In an LA Times op-ed ("Ukraine's threat from within"), University of South California professor of international relations Robert D. English describes the ugly essence of the Brown Revolution. His take on the neo-nazi dominated rebellion is much needed and sorely lacked in the American media. I already picture the pro-Maidan hacks at NYT, National Review, and New Republic hammering away at their keyboards to post screeds denouncing Professor English as a Russian agent.
English is not afraid to say it how it is. He describes the Ukrainian radicals who quickly became darlings of the West as "odious people with a repugnant ideology" and has this to say about Svoboda and Right Sector:
"These are groups whose thuggish young legions still sport a swastika-like symbol, whose leaders have publicly praised many aspects of Nazism and who venerate the World War II nationalist leader Stepan Bandera, whose troops occasionally collaborated with Hitler's and massacred thousands of Poles and Jews.
But scarier than these parties' whitewashing of the past are their plans for the future. They have openly advocated that no Russian language be taught in Ukrainian schools, that citizenship is only for those who pass Ukrainian language and culture exams, that only ethnic Ukrainians may adopt Ukrainian orphans and that new passports must identify their holders' ethnicity — be it Ukrainian, Pole, Russian, Jew or other."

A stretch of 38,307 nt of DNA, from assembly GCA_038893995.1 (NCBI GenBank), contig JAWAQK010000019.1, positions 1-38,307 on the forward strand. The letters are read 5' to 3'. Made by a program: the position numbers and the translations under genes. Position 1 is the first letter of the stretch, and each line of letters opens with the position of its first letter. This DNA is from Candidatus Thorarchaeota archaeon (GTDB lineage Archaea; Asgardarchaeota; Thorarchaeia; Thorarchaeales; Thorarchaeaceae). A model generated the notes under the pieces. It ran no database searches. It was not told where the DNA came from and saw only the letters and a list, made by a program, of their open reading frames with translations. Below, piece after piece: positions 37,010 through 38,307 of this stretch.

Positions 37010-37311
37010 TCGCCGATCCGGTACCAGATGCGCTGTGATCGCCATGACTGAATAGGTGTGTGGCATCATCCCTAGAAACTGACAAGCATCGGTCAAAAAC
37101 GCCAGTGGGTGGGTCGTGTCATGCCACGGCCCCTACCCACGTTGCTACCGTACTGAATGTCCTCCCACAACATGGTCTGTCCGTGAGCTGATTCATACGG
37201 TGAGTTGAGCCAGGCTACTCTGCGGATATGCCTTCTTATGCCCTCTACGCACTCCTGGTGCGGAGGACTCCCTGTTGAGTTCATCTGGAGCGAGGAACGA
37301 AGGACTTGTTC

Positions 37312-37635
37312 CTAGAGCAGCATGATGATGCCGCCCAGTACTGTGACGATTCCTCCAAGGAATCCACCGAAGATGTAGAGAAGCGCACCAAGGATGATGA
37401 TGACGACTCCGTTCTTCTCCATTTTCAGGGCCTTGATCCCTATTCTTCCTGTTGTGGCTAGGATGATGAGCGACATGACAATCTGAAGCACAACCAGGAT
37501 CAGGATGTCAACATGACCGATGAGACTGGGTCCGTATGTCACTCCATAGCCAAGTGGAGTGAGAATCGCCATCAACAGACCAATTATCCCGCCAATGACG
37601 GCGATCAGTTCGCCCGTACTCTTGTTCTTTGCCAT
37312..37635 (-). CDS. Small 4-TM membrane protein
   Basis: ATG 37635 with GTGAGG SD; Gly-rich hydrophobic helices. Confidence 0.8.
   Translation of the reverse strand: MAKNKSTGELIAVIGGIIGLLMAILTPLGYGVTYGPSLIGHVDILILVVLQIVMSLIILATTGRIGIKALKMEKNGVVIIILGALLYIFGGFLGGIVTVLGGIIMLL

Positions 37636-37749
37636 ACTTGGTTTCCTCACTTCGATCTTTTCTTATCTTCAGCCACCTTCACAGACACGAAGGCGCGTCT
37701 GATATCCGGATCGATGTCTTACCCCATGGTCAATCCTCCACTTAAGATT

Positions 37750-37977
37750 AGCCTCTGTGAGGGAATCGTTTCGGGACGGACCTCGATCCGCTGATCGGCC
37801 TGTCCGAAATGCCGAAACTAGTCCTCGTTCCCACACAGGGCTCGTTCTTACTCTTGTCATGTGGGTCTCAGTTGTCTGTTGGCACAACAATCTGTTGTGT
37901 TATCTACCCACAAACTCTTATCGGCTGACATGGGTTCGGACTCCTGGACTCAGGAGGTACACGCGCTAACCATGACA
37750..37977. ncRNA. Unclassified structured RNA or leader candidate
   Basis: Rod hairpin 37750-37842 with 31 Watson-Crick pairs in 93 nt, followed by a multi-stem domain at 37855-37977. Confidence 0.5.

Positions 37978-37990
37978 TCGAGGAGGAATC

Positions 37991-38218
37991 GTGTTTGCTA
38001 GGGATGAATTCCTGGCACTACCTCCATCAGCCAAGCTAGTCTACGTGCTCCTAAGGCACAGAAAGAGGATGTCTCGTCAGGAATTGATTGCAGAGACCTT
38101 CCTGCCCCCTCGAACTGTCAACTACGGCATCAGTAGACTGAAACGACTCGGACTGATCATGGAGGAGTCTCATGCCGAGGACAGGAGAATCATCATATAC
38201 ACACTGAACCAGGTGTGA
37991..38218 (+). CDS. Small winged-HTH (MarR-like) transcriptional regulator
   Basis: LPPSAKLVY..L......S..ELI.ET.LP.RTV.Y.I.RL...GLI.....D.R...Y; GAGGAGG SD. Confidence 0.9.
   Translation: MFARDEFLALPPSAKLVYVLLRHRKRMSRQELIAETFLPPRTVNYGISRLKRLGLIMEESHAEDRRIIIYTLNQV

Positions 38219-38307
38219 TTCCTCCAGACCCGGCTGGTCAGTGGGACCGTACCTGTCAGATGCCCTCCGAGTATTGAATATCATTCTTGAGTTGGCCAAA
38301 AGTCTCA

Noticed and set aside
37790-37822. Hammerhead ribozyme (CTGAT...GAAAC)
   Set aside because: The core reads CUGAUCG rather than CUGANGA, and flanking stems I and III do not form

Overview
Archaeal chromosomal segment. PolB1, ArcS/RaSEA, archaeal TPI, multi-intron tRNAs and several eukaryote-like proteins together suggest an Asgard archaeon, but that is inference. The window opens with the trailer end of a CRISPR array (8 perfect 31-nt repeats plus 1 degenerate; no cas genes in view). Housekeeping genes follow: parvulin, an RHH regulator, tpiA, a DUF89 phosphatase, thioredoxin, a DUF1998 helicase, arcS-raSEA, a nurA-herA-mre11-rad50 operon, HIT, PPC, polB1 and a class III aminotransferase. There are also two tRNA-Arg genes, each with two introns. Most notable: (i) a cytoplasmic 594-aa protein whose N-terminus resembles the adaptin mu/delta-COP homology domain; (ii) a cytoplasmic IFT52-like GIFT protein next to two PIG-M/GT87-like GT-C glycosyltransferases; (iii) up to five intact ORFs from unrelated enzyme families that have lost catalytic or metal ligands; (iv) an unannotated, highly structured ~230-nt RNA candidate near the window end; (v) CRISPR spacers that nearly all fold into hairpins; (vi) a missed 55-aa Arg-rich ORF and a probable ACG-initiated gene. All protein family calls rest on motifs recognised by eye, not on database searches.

The professor also points out that contrary to the pro-Maidan apologists, Svoboda is not a fringe, but a dominant force in the new Ukraine since its members have five positions in the putschist, illegitimate government: minister of defense, deputy prime minister, prosecutor general, minister of agrarian policy, and minister of ecology and natural resources. The minister of defense is Admiral Ihor Tenyukh, who graduated from the US Defense Language Institute and previously called for the Ukrainian army to mutiny against Yanukovych while the deputy PM is the devoted Banderovite academic Oleksandr Sych.
English also points out that the West is plainly hypocritical:
"Given our own hypocrisy — don't violate agreements (except the one not to expand NATO eastward), don't invade countries on phony pretexts (except Iraq) and don't support minority secession movements (except Kosovo)"
Professor English's editorial is a welcome sign. Now, Stephen F. Cohen is not the only mainstream American academic that has a sane view on the Brown Revolution.
Eugene Girin is a New York-based attorney and commentator.